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Monsanto Wants to Keep You in The DARK

In the absence of a federal requirement tolabel GMOs, food activists have taken matters into their own hands, passing labeling laws in Vermont, Maine and Connecticut and putting the issue on the ballot in California, Washington, Colorado and Oregon. Big Food and its friends in the biotechnology industry haven’t liked this one bit, and have spent over $80 million over the past several years to defeat GMO labeling ballot initiatives.

If you’ve been following the debate recently, you also know that companies like Monsanto have launched an aggressive PR campaign to sell the public on this questionable technology. Even beloved scientist Bill Nye has joined the fray, flipping his previously critical position on GMOs after a recent visit to Monsanto’s headquarters.

As we’ve said before, the debate over GMOs isn’t just about their possible environmental and public health effects. It’s also about who controls the food system.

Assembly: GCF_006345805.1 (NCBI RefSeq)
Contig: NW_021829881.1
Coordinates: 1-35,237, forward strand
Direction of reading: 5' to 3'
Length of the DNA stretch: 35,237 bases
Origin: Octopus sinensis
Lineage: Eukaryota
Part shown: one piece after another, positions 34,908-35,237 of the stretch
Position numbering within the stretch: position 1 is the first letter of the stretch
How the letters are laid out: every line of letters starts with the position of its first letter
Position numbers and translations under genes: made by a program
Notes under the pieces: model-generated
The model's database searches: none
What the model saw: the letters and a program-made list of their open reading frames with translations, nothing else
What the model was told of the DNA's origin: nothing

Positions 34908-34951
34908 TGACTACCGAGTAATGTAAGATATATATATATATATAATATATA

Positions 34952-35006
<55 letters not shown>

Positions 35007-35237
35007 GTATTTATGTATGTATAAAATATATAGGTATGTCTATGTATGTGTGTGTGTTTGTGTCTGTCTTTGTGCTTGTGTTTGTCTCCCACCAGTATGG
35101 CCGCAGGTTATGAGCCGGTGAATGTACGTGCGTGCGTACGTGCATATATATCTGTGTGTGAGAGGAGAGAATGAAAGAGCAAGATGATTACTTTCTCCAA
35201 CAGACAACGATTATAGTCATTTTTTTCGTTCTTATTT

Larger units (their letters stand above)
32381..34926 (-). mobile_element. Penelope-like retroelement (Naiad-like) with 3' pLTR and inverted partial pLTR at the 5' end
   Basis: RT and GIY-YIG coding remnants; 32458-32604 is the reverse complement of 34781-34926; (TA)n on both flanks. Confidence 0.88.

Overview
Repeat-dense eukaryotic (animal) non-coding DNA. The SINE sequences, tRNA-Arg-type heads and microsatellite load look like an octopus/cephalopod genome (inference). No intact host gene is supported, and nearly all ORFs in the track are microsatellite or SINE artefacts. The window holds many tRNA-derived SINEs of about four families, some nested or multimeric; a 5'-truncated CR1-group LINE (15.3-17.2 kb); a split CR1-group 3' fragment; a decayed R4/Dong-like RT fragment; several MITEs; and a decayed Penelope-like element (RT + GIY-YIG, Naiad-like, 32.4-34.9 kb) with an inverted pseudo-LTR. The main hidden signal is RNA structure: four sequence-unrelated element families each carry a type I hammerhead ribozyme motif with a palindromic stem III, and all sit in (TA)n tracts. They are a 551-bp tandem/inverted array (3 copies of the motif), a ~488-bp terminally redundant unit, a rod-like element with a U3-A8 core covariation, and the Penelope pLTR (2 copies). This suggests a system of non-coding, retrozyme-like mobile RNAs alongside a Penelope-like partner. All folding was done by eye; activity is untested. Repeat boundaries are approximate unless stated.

Today, Big Food’s play for control became ever more clear when Representative Mike Pompeo (R-KS) introduced the Safe and Accurate Food Labeling Act, which might as well be called the “Denying Americans the Right to Know” Act (DARK Act), or Monsanto’s Dream Bill. This is not Pompeo’s first ride in the GMO rodeo. He first introduced this bill in the last Congress. Apparently the wave of state-level progress towards labeling GMOs rankled the giant companies that sell GMOs or make processed food out of them, so their trade association, the Grocery Manufacturers Association, decided to cut them off from the get-go by orchestrating federal legislation to block the states from getting in the labeling game.

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